Lava lamps have been a popular item for decades, known for their soothing, psychedelic glow. However, one aspect of these lamps remains shrouded in mystery – the black wax. This article delves into the history and science behind black wax in lava lamps.
What is a lava lamp?
A lava lamp consists of a glass container filled with water and a special liquid, typically a mixture of paraffin wax and oil. The liquid is heated by a bulb, causing the wax to melt and rise to the top of the container. As it cools and solidifies, the wax sinks back down to the bottom, where it is reheated and the cycle begins again.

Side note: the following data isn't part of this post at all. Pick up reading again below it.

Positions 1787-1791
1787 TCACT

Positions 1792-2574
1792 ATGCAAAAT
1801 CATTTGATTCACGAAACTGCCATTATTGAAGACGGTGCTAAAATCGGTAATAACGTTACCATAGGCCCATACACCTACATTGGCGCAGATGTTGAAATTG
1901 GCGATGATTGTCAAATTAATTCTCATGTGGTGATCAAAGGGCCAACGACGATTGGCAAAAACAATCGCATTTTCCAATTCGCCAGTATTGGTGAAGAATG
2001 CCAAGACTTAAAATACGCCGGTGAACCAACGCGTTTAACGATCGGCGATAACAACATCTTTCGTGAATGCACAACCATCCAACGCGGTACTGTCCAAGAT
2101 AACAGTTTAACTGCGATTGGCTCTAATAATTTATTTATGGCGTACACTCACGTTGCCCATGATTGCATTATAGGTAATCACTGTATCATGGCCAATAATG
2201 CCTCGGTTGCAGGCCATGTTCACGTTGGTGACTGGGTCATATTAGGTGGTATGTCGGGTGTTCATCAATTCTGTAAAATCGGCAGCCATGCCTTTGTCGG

History of the lava lamp
The lava lamp was invented in the 1960s by British entrepreneur Edward Craven Walker. He was inspired by a homemade egg timer made by a scientist he visited in Poole who had used a mixture of oil and water and a light bulb to create a similar effect. Walker refined this idea, using a mixture of paraffin wax and oil instead of water to create a more viscous and appealing effect.
The mystery of black wax
Many lava lamps on the market feature black wax, which can create a mesmerizing and eerie effect when melted and solidified. However, the exact composition of this black wax has been a closely guarded secret by lava lamp manufacturers.
Thanks to some investigation and experimentation, some insights have been gained into the black wax mystery. One possible explanation is that the wax contains carbon black, a pigment that gives it its dark color. Another theory is that the black wax simply contains a higher concentration of the same paraffin and oil mixture as the other wax colors.